The Royal Palace at Skhirat Plage, between Rabat and Mohammedia, was the site of a coup attempt by Moroccan generals during King Hassan II’s birthday celebrations in July 1971. The coup was mounted using a force of Berber cadets, who took over the palace, imprisoned the king and killed a number of his guests. It was thwarted by the apparently accidental shooting of the cadets’ leader, General Mohammed Medbuh, and by the strength of personality of Hassan, who reasserted control over his captors. Among the guests who survived was Malcolm Forbes. The palace still stands, though it has understandably fallen from royal favour.
The coastal port city of SAFI, halfway between El Jadida and Essaouira, with an old Medina in its centre, walled and turreted by the Portuguese, has a strong industrial-artisan tradition, with a whole quarter devoted to pottery workshops. These have a virtual monopoly on the green, heavily glazed roof tiles used on palaces and mosques, as well as providing Morocco’s main pottery exports, in the form of bowls, plates and garden pots.
Safi has two main squares, Place de l’Indépendance, just south of the Medina, and Place Mohammed V on the higher ground in the Ville Nouvelle (also known as the Plateau).
Safi’s famed sardines are caught in the deeper waters of the Atlantic, from Boujdour in the south to Safi in the north. There are around five hundred 18- to 20-metre wooden trawlers in the town fleet and you can still see them being made in the boatyards at Safi, Essaouira and Agadir. The fleet lands 350,000 tonnes of sardines annually (seventy percent of the country’s total seafood catch) and most of them are canned in Safi. Increasingly, those caught further south are landed at the nearest port and brought to Safi in refrigerated trucks. Most of the tins get sold abroad – Morocco being the world’s largest exporter of sardines.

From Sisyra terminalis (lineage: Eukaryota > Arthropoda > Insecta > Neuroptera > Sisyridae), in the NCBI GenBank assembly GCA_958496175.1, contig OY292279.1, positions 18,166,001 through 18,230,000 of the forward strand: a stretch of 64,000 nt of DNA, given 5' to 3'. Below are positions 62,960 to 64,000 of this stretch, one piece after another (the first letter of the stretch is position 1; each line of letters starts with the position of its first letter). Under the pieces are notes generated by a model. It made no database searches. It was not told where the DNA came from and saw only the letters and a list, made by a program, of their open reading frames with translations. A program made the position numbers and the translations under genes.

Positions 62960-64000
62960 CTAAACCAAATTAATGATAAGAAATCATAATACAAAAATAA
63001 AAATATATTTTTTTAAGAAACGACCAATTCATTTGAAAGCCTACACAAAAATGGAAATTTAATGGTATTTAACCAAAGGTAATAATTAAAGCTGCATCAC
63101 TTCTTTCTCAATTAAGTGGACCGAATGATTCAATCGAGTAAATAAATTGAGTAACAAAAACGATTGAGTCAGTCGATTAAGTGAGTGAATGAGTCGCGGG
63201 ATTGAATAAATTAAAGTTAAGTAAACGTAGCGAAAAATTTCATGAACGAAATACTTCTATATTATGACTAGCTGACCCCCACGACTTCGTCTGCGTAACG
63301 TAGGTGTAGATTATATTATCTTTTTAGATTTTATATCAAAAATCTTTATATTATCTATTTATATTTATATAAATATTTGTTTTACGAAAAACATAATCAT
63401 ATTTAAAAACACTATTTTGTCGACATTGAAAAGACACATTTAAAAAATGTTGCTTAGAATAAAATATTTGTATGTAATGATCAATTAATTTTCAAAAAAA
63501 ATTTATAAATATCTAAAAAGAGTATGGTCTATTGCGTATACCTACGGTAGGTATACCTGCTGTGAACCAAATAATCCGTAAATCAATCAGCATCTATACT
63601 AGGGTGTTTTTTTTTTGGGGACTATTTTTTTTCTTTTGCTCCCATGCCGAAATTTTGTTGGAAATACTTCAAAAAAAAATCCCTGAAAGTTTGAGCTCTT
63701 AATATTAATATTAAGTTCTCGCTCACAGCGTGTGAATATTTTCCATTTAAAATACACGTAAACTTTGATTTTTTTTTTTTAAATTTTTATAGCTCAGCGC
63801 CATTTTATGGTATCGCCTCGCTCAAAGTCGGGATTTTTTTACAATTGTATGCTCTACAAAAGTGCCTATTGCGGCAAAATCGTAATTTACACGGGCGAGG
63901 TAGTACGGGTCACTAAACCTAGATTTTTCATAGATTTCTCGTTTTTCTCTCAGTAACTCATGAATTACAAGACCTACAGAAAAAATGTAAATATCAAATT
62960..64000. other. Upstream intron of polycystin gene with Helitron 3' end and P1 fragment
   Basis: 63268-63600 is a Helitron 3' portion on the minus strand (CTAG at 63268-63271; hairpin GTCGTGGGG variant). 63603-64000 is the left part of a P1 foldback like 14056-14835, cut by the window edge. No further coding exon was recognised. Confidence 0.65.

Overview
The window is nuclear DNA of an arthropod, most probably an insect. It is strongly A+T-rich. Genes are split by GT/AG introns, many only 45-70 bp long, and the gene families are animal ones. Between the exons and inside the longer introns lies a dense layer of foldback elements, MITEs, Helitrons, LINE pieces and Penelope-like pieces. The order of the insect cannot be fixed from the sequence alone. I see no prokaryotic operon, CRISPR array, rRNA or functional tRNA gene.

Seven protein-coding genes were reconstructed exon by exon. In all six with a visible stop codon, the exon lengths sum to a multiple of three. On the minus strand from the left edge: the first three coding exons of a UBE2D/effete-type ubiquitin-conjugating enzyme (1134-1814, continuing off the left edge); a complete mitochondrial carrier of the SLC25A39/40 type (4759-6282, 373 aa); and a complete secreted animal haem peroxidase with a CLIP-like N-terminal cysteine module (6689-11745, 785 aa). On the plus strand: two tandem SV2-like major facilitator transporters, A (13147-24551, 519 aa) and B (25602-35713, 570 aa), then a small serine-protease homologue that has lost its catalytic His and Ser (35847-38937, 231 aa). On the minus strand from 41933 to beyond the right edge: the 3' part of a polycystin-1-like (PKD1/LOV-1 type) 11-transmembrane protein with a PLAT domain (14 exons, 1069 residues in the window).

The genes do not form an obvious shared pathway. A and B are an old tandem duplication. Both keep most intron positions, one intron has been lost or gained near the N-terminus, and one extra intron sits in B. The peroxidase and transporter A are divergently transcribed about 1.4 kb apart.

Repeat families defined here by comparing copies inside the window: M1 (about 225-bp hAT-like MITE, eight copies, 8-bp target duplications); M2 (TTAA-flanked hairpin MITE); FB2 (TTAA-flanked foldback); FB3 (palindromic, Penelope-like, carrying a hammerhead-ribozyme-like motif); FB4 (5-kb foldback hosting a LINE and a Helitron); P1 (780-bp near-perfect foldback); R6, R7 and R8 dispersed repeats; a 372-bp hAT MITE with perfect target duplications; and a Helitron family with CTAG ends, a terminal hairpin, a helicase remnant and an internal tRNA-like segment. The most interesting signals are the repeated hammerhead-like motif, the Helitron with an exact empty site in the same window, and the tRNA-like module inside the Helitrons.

Though now essentially a suburb of Rabat, SALÉ was the pre-eminent of the two right through the Middle Ages, from the decline of the Almohads to the pirate republic of Bou Regreg. Under the Merenids, as a port of some stature, it was endowed with monuments such as its superb Medersa Bou Inan.
In the twentieth century, after the French made Rabat their capital and Casablanca their main port, Salé became a bit of a backwater. The original Ville Nouvelle was just a small area around the bus station and the northern gates, but recent developments have changed this, with a major project, Bou Regreg Marina, now taking shape on the riverbank. For the most part, Salé still looks and feels very different from Rabat, particularly within its medieval walls, where the souks and life remain surprisingly traditional.
Top image: Chellah © posztos/Shutterstock